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First ever elder care co-operative in B.C. receives grant from Coastal Community Credit Union

Cowichan Elder Care Co-operative ready to begin outreach this October

by Bernice Paul

Roger Hart (left), Chair of Cowichan Elder Care Co-operative, receives a $10,000 cheque donation from Jason Willems of Coastal Community Credit Union.
Roger Hart (left), Chair of Cowichan Elder Care Co-operative, receives a $10,000 cheque donation from Jason Willems of Coastal Community Credit Union.

October 13, 2015 — Duncan, BC — Coastal Community Credit Union has given $10,000 in grant money to a new initiative aimed at supporting seniors in the Cowichan Valley. With an aging population and a reduction in government assistance, the Cowichan Elder Care Co-operative (CECC) has emerged and will help seniors extend their time living at home by acting as a trusted resource to make referrals, arrange sub-contractors, and co-ordinate volunteers to deliver services to seniors at home. After an intensive planning phase, which included feasibility studies and public information meetings, the co-op is now poised to launch.

Coastal Community’s grant will pay for an ambitious member recruitment campaign, covering diverse needs from marketing the co-op to the training and development of new board members. All this to ensure that CECC is able to recruit the right set of individuals as both members and leaders for the co-op. 

Roger Hart, a long-time promoter of community economic development in the Cowichan Valley, along with the Board members of CECC, believes that now is the right time to introduce the concept of an elder care co-op. “Our community needs to reacquaint itself with ‘people caring for people’,” Hart says, “With increased demand on social and health services, the elder care co-op will provide meaningful work for active senior members of our community willing to offer services in accordance with our desire for ‘seniors helping seniors’.” 

Younger generations throughout the Cowichan Valley will also be needed and are encouraged to get involved with the co-op. The co-op Board plans for innovative partnerships with local high schools that will allow young people to contribute both socially and economically to their communities.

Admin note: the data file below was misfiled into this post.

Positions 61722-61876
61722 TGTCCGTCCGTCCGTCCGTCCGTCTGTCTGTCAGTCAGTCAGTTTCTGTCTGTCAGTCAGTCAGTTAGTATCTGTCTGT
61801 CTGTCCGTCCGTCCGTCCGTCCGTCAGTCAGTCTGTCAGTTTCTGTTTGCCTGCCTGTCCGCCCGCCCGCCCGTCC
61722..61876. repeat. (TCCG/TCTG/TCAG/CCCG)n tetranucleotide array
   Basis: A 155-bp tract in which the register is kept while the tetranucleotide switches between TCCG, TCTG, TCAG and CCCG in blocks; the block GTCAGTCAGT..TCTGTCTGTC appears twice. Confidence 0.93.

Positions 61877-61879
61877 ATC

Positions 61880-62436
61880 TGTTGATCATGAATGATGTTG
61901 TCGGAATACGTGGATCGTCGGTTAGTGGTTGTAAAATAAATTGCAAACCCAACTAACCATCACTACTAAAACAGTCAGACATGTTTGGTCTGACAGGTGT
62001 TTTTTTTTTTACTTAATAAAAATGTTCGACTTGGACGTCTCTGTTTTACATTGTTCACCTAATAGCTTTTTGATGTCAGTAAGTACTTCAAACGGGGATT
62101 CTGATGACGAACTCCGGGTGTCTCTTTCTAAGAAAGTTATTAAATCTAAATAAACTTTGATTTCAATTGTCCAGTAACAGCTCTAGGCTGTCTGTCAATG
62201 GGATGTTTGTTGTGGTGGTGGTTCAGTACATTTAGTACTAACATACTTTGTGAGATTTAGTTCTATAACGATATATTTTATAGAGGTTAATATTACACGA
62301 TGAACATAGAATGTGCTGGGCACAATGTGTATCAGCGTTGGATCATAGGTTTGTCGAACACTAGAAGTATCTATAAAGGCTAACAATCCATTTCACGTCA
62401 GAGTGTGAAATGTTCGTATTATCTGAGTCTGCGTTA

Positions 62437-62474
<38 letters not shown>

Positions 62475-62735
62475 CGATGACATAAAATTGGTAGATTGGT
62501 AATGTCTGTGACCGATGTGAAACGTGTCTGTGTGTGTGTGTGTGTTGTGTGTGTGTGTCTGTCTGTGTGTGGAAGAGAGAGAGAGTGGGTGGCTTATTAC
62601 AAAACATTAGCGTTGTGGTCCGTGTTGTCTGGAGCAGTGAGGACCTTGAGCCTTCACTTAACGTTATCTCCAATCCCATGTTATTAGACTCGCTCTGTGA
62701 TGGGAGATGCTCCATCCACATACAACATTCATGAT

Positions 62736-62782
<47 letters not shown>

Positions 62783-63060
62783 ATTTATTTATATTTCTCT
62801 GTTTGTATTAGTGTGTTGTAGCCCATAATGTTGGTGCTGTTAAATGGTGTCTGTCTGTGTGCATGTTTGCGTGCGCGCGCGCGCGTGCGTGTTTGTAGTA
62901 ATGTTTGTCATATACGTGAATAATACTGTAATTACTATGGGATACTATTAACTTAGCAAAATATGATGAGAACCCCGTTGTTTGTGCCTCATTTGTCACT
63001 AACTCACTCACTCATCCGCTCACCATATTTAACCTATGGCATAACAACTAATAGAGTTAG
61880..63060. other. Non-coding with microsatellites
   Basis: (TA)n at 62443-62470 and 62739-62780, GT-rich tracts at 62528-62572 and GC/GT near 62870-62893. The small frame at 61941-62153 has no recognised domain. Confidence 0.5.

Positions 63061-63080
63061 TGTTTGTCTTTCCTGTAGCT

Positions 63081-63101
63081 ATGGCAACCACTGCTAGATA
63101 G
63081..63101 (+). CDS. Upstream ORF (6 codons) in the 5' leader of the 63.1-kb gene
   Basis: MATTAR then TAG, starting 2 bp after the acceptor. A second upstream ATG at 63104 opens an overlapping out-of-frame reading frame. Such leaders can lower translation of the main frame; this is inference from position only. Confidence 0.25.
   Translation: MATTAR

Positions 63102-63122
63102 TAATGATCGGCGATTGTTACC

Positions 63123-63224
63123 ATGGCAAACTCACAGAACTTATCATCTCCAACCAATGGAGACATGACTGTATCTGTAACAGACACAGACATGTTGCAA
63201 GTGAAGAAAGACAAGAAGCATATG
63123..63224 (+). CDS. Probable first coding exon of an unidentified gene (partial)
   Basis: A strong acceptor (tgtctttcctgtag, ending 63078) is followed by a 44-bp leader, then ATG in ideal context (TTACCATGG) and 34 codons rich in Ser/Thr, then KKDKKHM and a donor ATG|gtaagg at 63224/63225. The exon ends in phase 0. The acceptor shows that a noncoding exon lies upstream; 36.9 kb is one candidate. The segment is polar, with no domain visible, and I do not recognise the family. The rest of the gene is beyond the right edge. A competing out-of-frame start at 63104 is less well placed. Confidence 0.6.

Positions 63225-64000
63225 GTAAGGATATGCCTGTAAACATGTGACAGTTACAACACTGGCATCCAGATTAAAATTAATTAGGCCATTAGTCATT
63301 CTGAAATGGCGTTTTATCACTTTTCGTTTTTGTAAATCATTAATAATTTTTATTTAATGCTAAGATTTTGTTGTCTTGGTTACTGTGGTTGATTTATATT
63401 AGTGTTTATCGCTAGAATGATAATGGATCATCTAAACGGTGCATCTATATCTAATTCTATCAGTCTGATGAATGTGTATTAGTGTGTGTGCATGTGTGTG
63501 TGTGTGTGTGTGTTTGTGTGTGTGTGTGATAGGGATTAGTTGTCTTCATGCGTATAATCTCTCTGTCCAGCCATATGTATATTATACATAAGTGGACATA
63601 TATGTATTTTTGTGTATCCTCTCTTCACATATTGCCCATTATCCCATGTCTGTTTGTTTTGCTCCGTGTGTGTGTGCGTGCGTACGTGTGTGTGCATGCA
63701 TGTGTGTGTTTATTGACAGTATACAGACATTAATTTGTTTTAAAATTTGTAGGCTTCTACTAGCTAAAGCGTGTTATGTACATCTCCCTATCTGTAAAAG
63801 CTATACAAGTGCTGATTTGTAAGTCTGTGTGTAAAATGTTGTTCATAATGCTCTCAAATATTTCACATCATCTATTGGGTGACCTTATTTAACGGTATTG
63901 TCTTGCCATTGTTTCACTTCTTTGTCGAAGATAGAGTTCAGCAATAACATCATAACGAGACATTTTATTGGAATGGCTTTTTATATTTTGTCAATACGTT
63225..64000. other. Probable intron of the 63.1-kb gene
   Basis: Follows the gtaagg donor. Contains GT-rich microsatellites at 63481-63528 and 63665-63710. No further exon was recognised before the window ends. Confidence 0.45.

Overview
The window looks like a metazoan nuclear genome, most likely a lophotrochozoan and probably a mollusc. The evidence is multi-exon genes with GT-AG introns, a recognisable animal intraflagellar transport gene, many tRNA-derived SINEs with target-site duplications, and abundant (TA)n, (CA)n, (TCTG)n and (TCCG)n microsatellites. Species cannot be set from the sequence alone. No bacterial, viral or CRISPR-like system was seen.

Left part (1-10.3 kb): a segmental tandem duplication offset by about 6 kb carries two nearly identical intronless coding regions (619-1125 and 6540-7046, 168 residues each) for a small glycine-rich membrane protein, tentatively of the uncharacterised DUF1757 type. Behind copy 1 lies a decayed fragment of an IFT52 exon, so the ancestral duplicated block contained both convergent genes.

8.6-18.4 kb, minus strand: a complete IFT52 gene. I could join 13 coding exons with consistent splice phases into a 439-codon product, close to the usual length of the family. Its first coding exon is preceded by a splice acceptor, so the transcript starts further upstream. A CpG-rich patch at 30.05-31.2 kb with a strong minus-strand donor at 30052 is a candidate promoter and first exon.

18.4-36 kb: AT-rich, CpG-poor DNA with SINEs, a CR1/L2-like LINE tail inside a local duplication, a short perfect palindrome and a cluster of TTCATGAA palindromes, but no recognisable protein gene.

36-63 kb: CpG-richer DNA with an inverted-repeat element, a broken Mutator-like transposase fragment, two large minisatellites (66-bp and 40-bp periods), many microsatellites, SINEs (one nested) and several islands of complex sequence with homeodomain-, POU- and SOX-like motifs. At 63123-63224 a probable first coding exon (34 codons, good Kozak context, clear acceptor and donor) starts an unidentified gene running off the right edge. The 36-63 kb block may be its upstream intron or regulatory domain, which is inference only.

More and more startup ventures like the CECC are looking for different business models in which to incorporate. As a co-operative, the business is owned and controlled by the people who use its services. In B.C. alone, there are 721 co-operatives incorporated within the province, with assets worth over $67 billion.

The B.C. Co-operative Association (BCCA) developed a national Co-operative Elder Care Project in 2013, and piloted it in five provinces, including B.C.’s Cowichan Valley. At its conception, with the support of the Government of Canada through the Social Development Partnerships Program and the Vancouver Foundation, BCCA provided CECC with $30,000 in seed funding to plan and develop the co-op. Carol Murray, BCCA’s Executive Director, believes that this type of co-op will really make a difference in communities. “It’s about enabling communities to come together to support elders at home, where they want to be, in a co-operative way.”

Those at Coastal Community Credit Union also agree. The Credit Union has had a relationship with the CECC since its early days, providing support last year to host a public and member information meeting. “Helping seniors access safe, reliable services at a fair price is an initiative we strongly believe in at Coastal Community,” says Allyson Prescesky, Manager of Community Experience and Communications. “We were inspired by the initiative, which has been built on a co-operative model— run by seniors, for seniors — while providing a sense of belonging to those involved, where all members have the chance for input into decision-making.”

Cowichan Elder Care Co-op will be moving into new offices at Providence Farm next month and will be hosting a social to launch member services. — 3

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